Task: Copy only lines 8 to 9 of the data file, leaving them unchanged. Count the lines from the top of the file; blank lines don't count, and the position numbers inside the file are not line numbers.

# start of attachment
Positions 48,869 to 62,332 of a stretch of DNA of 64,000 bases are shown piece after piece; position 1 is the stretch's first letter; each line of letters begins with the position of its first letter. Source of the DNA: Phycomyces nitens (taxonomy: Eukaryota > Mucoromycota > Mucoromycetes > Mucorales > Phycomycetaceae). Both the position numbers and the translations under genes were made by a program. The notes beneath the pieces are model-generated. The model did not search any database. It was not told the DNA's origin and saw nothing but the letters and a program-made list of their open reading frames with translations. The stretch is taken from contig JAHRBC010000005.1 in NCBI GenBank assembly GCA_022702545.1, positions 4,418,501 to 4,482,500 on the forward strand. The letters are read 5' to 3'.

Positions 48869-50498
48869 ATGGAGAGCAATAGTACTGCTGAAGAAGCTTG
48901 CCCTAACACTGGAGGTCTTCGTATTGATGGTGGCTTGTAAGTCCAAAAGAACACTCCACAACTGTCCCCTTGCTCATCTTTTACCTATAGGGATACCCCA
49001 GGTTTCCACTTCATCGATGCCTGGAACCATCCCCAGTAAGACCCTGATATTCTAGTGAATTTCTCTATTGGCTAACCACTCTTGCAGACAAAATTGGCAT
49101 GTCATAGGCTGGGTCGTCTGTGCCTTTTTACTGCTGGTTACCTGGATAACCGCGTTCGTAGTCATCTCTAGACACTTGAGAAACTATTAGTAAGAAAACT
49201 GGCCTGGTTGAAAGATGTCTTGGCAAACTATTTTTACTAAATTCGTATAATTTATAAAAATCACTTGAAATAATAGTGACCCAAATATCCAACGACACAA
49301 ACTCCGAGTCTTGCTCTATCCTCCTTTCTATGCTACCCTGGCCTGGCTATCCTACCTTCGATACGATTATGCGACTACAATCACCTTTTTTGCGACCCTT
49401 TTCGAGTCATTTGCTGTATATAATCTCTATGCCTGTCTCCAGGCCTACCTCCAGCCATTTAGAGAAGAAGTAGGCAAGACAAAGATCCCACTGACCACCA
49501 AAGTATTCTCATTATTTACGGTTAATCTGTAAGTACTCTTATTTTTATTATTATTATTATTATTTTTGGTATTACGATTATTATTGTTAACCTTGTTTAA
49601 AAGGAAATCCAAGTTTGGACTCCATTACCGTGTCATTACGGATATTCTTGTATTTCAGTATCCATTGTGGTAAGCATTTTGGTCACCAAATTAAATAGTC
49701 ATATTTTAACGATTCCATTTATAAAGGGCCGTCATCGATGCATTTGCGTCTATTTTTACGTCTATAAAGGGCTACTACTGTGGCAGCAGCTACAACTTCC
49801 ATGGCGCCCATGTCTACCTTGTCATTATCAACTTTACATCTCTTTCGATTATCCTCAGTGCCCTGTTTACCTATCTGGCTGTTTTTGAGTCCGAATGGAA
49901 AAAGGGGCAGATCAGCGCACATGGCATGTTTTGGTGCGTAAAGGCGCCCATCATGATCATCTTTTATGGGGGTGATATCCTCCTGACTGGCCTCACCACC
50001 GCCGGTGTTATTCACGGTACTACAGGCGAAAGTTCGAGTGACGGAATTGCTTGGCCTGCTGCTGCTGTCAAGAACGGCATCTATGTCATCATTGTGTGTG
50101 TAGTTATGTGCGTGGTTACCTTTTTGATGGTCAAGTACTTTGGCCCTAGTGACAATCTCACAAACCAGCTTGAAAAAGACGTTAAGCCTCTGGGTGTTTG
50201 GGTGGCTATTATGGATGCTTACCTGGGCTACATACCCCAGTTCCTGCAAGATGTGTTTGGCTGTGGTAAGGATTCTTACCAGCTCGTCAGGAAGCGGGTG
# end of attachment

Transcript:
49301 ACTCCGAGTCTTGCTCTATCCTCCTTTCTATGCTACCCTGGCCTGGCTATCCTACCTTCGATACGATTATGCGACTACAATCACCTTTTTTGCGACCCTT
49401 TTCGAGTCATTTGCTGTATATAATCTCTATGCCTGTCTCCAGGCCTACCTCCAGCCATTTAGAGAAGAAGTAGGCAAGACAAAGATCCCACTGACCACCA